In summary, we present a case in which a patient with a retained Racz® catheter segment underwent MRI without neurologic worsening, although the images were degraded and required additional diagnostic imaging studies. Increased awareness of the Racz® catheter construction and vigilance in pre-MRI screening are necessary to decrease the possibility of catheter-magnetic field interactions and to avoid the cost of additional imaging. More information is needed to determine whether removal of retained Racz® catheter fragments is necessary.

1. Bromage PR. Epidural analgesia. Philadelphia: WB Saunders Co, 1978.
2. Bridenbaugh PO, Wedel DJ. Complications of local anesthetic neural blockade. In: Cousins MJ, Bridenbaugh PO, eds. Neural blockade in clinical anesthesia and management of pain. Philadelphia: Lippincott-Raven, 1998: 639–61.
    3. Lenox WC, Kost-Byerly S, Shipley R, Yaster M. Pediatric caudal epidural catheter sequestration: an unusual complication. Anesthesiology 1995; 83: 1112–4.
    4. Staats PS, Stinson S, Lee RR. Lumbar stenosis complicating retained epidural catheter tip. Anesthesiology 1995; 83: 1115–8.
      5. Hurley RJ, Lambert DH. Continuous spinal anesthesia with a microcatheter technique: preliminary experience. Anesth Analg 1990; 70: 97–102.
      6. Lingenfelter RW. Hazard of a new epidural catheter. Anesthesiology 1983; 58: 292–3.
      7. Ellis JS Jr, Ramamurthy S. More problems with the Arrow-Racz epidural catheter. Anesthesiology 1986; 65: 124–6.
        8. Manchikanti L, Bakhit CE. Removal of a torn Racz catheter from lumbar epidural space. Reg Anesth 1997; 22: 579–81.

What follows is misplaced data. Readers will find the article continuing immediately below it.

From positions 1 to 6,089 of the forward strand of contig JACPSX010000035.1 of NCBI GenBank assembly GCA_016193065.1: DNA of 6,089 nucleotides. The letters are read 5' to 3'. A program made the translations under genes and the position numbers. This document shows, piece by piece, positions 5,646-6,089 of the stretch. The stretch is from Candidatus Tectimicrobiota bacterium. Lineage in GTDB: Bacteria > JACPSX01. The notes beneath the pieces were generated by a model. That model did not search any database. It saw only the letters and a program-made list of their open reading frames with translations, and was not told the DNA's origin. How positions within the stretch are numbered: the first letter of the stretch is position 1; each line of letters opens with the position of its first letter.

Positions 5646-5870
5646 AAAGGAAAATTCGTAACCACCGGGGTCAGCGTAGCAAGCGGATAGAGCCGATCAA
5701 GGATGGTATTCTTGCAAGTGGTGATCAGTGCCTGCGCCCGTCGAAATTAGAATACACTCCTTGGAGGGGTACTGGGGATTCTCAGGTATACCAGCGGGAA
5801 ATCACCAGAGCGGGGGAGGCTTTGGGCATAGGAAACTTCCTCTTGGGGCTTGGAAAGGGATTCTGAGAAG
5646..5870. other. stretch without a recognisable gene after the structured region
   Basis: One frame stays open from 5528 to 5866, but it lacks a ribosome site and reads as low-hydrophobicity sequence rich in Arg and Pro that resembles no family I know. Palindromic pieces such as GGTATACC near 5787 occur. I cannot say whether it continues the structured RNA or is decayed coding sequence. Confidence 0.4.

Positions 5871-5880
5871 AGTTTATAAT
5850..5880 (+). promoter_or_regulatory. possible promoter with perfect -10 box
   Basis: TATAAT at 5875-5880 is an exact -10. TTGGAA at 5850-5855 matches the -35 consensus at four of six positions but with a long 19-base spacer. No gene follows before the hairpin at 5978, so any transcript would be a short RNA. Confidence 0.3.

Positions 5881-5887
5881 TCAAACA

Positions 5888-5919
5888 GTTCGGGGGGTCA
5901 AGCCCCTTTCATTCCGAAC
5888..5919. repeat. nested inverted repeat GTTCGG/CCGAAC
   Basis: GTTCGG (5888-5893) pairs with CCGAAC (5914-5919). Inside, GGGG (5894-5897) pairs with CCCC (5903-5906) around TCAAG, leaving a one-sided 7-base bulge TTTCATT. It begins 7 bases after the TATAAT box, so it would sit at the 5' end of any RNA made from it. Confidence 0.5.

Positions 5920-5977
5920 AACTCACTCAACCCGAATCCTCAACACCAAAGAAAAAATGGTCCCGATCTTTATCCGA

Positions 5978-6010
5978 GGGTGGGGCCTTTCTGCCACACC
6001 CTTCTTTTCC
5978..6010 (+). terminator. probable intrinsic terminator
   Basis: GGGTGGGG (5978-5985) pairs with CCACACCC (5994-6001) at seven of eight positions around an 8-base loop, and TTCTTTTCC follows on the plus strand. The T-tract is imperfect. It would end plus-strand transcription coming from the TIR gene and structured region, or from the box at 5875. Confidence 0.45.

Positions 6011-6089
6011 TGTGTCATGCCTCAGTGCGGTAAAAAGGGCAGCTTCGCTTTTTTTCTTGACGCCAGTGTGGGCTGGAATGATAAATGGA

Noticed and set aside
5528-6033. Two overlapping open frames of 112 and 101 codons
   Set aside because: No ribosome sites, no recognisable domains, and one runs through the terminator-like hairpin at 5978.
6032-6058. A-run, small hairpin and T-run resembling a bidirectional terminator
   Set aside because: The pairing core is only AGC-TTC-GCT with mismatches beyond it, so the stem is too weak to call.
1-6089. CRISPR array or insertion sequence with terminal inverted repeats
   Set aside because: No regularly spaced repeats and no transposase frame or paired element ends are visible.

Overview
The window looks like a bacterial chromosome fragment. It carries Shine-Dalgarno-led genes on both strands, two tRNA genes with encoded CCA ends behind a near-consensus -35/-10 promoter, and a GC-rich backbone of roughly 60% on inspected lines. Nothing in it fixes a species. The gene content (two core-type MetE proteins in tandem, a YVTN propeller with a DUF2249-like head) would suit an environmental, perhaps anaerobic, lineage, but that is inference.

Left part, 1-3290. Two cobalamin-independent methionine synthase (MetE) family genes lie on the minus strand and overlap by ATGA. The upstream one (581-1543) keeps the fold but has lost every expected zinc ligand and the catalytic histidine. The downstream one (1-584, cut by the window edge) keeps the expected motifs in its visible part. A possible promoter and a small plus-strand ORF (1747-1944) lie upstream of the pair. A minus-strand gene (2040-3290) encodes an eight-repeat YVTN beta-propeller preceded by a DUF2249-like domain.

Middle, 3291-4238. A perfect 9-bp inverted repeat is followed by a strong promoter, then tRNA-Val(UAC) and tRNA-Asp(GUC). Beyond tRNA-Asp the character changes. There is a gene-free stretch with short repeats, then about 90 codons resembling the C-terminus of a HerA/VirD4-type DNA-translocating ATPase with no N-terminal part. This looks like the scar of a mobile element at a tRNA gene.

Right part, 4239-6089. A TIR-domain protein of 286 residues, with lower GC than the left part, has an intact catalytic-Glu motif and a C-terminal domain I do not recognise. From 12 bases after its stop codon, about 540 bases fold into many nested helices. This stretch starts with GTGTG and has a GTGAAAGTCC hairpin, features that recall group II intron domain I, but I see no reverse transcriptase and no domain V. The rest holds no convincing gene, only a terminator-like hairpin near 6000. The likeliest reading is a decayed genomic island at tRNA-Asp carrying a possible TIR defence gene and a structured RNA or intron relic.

9. Racz GB, Sabonghy M, Gintautas J, Kline WM. Intractable pain therapy using a new epidural catheter. JAMA 1982; 248: 579–81.
        10. Frankhouser PL. Reply to letter to the editor. Anesthesiology 1983; 58: 293–4.
        11. Lou L, Racz G, Heavner JE. Percutaneous epidural neuroplasty. In: Waldman SD, ed. Interventional pain management. 2nd ed. Philadelphia: WB Saunders Co, 2001: 434–45.
        12. Sawyer-Glover AM, Shellock FG. Pre-MRI procedure screening: recommendations and safety considerations for biomedical implants and devices. J Magn Reson Imaging 2000; 12: 92–106.
        13. Shellock FG. Radiofrequency energy-induced heating during MR procedures: a review. J Magn Reson Imaging 2000; 12: 30–6.
          14. Talmage EA. Inherent safety of Racz catheters. Anesth Analg 1986; 65: 821.
            15. Racz GB, Heavner JE. Epidural phenol neurolysis using daily needle placements. Anesth Analg 1986; 65: 822–3.
              16. Landow L. Monitoring adverse drug events: the Food and Drug Administration MedWatch reporting system. Reg Anesth Pain Med 1998; 23: 190–3.
              © 2003 International Anesthesia Research Society